In 2005 Armenian duduk has been recognized as a UNESCO World Intangible Cultural Heritage.

The duduk is made of apricot wood. The length of the money is 28, 33 or 40 cm. It has seven or eight holes on the top for playing and one or two on the opposite side for the thumb. The double tongue made of reeds is 9-14 cm long.

The instrument has a soft, velvet timbre and wide technical possibilities, which allows for performing various complex, voluminous compositions. The duduk has aroused great interest among professional musicians and composers of the world today.


Armenian musical instrument Zurna
Armenian Zurna can be ordered on AmazonOpens in a new tab..

A brass musical instrument. It is an ancient instrument widely used in Armenia. Among the people of Sassoun, the instrument is called ”pogh” (trumpet).

It is a wooden trumpet, which is wider at the end. Straight, gradually expanding zurna has eight holes on one side and one hole on the opposite side.

It is made mainly of apricot, mulberry or walnut wood. The homeland of Zurna is considered to be the Armenian Highlands, it is also spread in Central Asia, the Middle East, Iran and Turkey.

With its sharp and shill, screaming sound, it is a bit close to the bagpipe, but with a more “piercing” shade, what sets it apart from all other brass instruments. Zurna is used in open spaces, folk celebrations, weddings, and other ceremonies.

Blool – (Kaval )

Armenian Blul - Kaval instrument

There are several types of hollow metal tubes without a pipe, a type of shepherd’s flute with 8 orchestral holes, 7 at the top and 1 at the bottom. They play like a flute.

Blool is made of reeds, hollow tree branches about an inch thick. Used in several provinces of Armenia (Aparan, Nor Bayazet, Bulanikh, Vaspurakan, Aragatsotn, etc.) the sound is diatonic, the timbre is soft, velvety.

Komitas identifies the blool as a pipe, which is 50 cm long and 2-2.5 cm thick.

String Instruments

Qanon Qanun

A string instrument played either solo or often as part of an ensemble in much of the Middle East, North Africa, West Africa, Central Asia, and southeastern Europe.

Its body is 30-90 cm, tablelike, made of separate sticks, on which the layer is made of two-thirds of linden or deer wood and one-third of the membrane. The membrane is made of a balloon (ox, goat, sheep, or lamb). It has 24-26 triple strings, mainly from the intestine. They play with a thimble.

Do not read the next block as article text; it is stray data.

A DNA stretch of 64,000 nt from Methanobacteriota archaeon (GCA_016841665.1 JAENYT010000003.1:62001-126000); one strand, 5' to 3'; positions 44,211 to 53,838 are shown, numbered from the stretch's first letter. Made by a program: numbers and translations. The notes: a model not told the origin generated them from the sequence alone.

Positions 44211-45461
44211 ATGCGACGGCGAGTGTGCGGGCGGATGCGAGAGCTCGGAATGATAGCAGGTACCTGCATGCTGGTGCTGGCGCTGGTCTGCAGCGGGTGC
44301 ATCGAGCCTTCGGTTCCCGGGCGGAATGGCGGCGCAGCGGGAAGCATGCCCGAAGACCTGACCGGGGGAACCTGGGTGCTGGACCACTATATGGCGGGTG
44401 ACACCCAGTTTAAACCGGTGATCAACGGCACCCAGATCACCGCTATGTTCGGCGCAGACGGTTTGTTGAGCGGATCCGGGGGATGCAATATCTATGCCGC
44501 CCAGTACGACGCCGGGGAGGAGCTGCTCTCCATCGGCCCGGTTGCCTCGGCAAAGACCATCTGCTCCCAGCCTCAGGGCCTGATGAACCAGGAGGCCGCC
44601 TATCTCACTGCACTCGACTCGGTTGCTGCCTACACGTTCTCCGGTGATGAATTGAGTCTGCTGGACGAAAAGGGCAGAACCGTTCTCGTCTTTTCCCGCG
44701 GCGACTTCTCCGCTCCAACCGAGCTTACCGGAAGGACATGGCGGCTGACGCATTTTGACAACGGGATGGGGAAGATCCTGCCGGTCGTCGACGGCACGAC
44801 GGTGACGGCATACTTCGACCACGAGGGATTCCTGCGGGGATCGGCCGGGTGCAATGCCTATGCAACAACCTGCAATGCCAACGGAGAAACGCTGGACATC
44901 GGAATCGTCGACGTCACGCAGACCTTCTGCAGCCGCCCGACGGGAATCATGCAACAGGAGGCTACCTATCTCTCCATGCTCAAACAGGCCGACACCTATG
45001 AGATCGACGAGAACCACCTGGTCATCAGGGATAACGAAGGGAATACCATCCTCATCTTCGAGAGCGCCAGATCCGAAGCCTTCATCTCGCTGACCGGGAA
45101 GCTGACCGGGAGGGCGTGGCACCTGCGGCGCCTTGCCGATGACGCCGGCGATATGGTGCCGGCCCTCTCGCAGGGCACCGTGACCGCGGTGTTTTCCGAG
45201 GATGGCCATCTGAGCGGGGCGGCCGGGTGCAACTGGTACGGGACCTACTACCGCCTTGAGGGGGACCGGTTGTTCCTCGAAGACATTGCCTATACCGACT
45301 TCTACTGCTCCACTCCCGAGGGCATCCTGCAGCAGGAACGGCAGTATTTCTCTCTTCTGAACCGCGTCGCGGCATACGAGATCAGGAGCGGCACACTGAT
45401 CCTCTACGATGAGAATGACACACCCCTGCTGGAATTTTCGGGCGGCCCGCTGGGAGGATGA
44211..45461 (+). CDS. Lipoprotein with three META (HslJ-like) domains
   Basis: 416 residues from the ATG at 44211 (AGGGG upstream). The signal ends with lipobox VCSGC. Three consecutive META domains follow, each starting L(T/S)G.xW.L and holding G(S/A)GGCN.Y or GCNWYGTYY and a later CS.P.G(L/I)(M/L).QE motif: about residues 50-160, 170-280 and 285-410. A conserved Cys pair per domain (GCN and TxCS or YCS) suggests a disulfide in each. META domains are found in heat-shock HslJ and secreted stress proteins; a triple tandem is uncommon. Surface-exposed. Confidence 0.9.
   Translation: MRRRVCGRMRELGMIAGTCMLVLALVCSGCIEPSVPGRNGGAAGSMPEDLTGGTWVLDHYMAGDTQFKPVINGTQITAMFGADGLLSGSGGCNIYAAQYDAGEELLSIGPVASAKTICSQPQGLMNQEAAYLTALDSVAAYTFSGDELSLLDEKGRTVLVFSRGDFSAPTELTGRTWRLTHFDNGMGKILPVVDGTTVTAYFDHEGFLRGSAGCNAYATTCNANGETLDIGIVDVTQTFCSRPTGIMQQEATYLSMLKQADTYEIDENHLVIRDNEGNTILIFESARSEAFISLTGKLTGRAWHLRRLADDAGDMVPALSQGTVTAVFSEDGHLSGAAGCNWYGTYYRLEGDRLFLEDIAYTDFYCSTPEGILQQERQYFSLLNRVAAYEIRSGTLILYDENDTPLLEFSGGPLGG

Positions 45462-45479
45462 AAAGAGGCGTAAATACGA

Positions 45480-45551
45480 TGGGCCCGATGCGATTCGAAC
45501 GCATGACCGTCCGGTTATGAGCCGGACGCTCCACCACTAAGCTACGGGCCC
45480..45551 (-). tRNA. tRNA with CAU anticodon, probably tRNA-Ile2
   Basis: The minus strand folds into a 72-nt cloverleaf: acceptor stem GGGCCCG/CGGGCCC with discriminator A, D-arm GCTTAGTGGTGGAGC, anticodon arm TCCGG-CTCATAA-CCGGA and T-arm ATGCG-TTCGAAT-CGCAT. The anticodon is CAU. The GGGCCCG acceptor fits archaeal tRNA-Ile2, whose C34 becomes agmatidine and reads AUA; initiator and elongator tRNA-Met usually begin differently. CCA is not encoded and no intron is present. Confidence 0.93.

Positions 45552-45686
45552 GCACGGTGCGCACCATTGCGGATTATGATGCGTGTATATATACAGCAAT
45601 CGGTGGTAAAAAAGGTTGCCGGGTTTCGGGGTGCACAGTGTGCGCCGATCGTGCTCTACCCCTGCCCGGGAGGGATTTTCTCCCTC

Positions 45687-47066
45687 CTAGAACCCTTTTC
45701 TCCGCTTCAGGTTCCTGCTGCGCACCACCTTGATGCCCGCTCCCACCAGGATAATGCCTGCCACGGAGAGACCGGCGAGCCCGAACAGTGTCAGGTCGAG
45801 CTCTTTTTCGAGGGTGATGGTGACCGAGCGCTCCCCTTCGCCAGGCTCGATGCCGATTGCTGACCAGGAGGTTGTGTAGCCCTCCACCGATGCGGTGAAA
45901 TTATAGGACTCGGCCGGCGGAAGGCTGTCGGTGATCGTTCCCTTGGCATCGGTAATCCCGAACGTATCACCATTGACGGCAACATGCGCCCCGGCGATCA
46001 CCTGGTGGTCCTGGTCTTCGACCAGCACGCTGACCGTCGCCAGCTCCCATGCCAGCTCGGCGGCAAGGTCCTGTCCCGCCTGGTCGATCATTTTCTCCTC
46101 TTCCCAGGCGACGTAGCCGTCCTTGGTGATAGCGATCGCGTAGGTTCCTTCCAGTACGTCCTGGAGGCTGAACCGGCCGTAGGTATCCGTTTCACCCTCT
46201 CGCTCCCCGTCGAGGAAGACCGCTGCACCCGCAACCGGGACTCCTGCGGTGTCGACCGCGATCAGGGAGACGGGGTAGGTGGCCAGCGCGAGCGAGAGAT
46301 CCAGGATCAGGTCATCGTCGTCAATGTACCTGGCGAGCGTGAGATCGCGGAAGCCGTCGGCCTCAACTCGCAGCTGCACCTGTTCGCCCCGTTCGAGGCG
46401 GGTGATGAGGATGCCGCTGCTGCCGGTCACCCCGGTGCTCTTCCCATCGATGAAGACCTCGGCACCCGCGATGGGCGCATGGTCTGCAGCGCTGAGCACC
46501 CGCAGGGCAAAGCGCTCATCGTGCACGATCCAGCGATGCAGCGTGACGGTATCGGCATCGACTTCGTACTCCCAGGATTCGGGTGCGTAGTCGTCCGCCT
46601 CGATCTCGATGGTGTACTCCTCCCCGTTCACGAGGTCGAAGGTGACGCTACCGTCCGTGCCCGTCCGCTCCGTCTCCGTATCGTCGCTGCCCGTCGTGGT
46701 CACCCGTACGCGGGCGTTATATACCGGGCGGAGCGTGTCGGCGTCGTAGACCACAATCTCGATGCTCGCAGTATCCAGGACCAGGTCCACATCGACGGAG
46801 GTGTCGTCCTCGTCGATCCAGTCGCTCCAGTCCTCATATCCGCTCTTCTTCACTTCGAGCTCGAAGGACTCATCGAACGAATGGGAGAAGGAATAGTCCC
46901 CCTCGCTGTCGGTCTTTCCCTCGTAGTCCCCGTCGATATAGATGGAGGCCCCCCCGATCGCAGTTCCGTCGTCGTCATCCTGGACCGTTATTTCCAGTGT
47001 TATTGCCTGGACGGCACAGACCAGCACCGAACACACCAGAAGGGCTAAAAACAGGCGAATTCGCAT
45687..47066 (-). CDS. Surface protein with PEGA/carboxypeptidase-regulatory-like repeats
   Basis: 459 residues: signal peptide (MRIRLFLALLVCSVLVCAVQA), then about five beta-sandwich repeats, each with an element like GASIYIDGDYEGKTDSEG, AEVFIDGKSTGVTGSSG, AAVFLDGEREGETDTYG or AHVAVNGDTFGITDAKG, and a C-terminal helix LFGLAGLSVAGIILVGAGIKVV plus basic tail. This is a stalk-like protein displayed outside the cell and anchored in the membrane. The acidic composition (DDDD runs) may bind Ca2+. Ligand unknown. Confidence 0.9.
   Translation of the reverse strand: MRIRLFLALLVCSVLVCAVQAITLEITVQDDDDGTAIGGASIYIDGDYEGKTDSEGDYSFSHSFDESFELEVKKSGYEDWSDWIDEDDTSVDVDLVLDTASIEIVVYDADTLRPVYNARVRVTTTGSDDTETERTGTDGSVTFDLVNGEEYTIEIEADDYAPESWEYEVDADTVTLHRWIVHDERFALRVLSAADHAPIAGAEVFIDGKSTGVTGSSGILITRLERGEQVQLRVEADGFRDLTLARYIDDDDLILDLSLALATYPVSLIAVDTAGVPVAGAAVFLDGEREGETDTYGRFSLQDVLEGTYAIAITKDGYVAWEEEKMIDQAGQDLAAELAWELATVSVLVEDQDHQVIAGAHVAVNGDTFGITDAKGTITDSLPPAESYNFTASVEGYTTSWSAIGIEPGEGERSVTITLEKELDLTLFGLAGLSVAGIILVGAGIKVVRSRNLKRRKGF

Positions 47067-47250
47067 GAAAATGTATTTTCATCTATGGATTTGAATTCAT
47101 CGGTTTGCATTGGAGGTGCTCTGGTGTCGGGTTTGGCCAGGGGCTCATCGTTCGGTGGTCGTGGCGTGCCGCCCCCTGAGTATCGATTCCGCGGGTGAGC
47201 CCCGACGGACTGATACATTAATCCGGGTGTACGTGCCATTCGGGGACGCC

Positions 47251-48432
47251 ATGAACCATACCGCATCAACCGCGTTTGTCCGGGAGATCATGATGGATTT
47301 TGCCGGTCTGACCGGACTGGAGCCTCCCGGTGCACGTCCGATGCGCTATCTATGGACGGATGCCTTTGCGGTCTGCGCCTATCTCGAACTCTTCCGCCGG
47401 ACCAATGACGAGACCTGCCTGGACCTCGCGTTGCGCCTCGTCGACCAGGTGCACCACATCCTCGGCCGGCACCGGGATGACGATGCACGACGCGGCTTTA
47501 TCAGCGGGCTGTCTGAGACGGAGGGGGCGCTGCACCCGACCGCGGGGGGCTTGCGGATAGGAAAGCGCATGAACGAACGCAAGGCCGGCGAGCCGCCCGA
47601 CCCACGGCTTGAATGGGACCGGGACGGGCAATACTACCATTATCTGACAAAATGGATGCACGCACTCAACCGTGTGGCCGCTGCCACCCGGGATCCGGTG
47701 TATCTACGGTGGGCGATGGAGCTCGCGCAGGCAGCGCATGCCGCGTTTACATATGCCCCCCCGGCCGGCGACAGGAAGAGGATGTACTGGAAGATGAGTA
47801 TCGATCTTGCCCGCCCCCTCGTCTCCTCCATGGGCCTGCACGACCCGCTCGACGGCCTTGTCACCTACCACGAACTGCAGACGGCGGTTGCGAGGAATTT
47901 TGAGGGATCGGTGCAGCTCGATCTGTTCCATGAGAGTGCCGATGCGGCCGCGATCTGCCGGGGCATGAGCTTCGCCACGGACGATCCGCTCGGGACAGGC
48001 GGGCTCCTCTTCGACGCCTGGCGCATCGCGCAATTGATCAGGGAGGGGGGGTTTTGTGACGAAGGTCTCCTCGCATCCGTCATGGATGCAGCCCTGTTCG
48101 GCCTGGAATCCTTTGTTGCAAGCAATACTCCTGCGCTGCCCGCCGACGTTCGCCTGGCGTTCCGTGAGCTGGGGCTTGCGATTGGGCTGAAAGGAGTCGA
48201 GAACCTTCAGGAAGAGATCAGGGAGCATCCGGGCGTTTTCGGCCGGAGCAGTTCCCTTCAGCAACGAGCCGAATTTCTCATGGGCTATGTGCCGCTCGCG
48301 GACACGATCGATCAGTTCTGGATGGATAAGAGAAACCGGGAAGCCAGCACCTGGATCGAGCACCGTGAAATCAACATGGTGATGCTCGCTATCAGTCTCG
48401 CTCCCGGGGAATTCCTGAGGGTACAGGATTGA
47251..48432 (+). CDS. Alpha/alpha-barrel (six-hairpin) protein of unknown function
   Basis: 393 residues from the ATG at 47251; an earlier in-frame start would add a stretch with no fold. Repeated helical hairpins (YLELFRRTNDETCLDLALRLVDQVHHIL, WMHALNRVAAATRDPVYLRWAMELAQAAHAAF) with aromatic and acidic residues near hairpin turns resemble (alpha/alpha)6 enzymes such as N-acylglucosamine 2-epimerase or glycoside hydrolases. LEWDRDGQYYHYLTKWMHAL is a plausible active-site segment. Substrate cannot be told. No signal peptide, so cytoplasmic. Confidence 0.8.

Qanon is put on our feet so that it does not fall while playing. The qanon also has mandalas, ears, and a prop. Armenian historians mention the qanon and other string instruments in the pages of Armenian history as far back as the 6th century.


The word literally means lyre on the foot. The oldest image of kamancha is in Armenia, on a bowl found during the excavations of the medieval capital Dvin. A poet is depicted holding a kamancha.

Kamancha’s body is spherical, covered with a membrane. A metal rod passes through the round handle through the body, which also serves as a “leg” for the instrument. It has a straight neck. It attaches to the head with four transverse ears. It is played in an upright position on the knee with a thin wooden bow with hair pulled from horse tail hair.

Sayat Nova was a famous kamancha player in the 18th century.

Other Various Instruments Armenians play.

Armenians play other musical instruments: sring, shepor, tar, santur, tavigh, saz, pandir, etc. SometiArmenians do not argue about who has created the instruments they use, they just like to play them and enjoy the music.mes Eastern Asian nations quarrel about the sources of these national instruments but the most important thing is to keep their cultural heritage by playing on these instruments.

Armenians do not argue about who has created the instruments they use, they just like to play them and enjoy the music. In Armenia, there are many music schools that teach children to play on these national musical instruments starting at an early age

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Garo Kotchounian